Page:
(The latest in a series of posts on the Southside and Neighborhoods)
Gadfly has pointed out – very recently, in fact — that CW Van Wirt and CM Callahan, literally sitting at the far ends of the Head Table, are North Pole and South Pole.
One might think of CW Negron and CM Callahan as North Galaxy and South Galaxy.
Gadfly has written of the Great Divide between them on visions of the Southside.
Whether you were in attendance at the June 4 Council meeting or watching on tv, you just knew that CM Callahan was going to respond to CW Negron’s 10-minute emotion-laden commentary on the South Bethlehem Historical Society’s May 22 letter.
But to Gadfly CM Callahan’s response was – happily — different than expected.
Yes, he showed the usual defensiveness and fact-checking: no demolitions occurred on the Southside for new construction, you can’t force developers to do lower cost housing, Lehigh University has done the necessary.
But his tone was even, not angry or aggressive, or, I thought, condescending, and he recognized the validity of perhaps the key problem CW Negron identified – affordable housing – and volunteered three times to “team” with her – yes, yes, though not with a tremendous amount of confidence — to find developers interested in providing more affordable housing.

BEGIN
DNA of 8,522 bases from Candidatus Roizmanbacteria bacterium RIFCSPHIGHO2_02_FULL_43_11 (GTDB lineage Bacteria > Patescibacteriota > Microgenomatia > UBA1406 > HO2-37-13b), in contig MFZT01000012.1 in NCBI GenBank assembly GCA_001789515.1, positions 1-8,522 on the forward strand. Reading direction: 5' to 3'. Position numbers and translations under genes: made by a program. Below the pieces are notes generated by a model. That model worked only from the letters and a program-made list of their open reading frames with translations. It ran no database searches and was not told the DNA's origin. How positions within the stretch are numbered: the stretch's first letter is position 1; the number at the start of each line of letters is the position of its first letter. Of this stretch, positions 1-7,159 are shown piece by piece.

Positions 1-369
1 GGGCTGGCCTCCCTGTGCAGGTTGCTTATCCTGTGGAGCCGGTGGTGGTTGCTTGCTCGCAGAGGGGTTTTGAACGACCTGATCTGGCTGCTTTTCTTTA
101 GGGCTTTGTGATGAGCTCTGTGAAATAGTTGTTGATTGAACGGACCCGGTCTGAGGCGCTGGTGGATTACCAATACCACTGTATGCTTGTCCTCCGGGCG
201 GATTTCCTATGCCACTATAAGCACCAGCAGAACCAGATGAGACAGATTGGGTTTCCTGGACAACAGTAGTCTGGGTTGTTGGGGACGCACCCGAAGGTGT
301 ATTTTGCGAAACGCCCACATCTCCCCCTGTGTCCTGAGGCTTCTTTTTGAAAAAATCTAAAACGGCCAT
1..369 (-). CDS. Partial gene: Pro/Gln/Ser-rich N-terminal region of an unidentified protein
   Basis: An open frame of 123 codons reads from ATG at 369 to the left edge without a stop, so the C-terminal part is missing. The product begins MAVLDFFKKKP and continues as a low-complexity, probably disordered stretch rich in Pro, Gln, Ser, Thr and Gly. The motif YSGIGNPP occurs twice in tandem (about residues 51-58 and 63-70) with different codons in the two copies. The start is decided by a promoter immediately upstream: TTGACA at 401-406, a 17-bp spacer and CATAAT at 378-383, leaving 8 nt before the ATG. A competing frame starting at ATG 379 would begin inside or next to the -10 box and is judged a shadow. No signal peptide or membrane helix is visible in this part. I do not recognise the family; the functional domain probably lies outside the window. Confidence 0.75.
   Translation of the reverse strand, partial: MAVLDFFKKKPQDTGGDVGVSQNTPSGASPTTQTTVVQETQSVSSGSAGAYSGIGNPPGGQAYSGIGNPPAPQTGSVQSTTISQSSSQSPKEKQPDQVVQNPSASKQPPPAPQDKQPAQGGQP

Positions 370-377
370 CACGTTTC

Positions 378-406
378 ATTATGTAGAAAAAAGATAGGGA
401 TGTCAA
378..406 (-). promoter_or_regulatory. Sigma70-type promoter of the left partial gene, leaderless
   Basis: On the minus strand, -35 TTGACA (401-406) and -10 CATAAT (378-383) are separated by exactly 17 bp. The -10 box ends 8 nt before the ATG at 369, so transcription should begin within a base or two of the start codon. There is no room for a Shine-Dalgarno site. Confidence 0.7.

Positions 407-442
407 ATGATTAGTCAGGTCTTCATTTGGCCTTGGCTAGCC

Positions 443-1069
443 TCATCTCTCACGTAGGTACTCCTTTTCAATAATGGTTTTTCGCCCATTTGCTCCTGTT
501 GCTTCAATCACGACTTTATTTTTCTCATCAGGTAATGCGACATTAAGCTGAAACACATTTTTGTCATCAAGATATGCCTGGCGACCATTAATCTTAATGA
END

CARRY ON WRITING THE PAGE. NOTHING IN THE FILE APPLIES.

Gadfly found that something to behold.
And told him so (he doesn’t follow the blog).
Listen on the City video at min. 1:58:01 or here below.
As usual, leave the soundbites for later review. Listen to the primary source.
- I read Mr. James’s letter, and I agree with a lot of it in there.
- I think it’s also important to know that . . . the two new properties down there . . . nothing demolished there.
- I’m not sure that we can force anybody through ordinances . . . you can’t force someone to build low income, or middle income, or high-income housing.
- You can’t do that – you pass the zoning, you can say high density, low density, or whatever.
- But if a developer wants to build higher-end condo units and that’s what the market is bearing, then that’s what they’re going to do.
- I’m sure it will come a time – I hope it’s soon – that some developer – or, Ms. Negron, I’d be happy to work with you if we could find some developers – I don’t know where – but through my contacts I’d be more than happy to reach out to some of them and maybe we can find some property on the Southside where we can build more moderately affordable housing over there .
- But, you know, I’m not sure the City can tell a developer that you can’t build housing, residential units that are high-rent.
- That’s just what the market’s bearing right now.
- So I don’t think I’ve ever voted on a historical structure other than Martin Tower . . . that’s ever been ripped down in the City.
- All the other development over there was on empty land.
- But I agree with you that the affordability is a huge issue.
- I teach at Northeast Middle School, I think 75% of the kids there are from Marvine and Pembroke Village, and a lot of those kids are really struggling every day, and I see it, I live with them every day.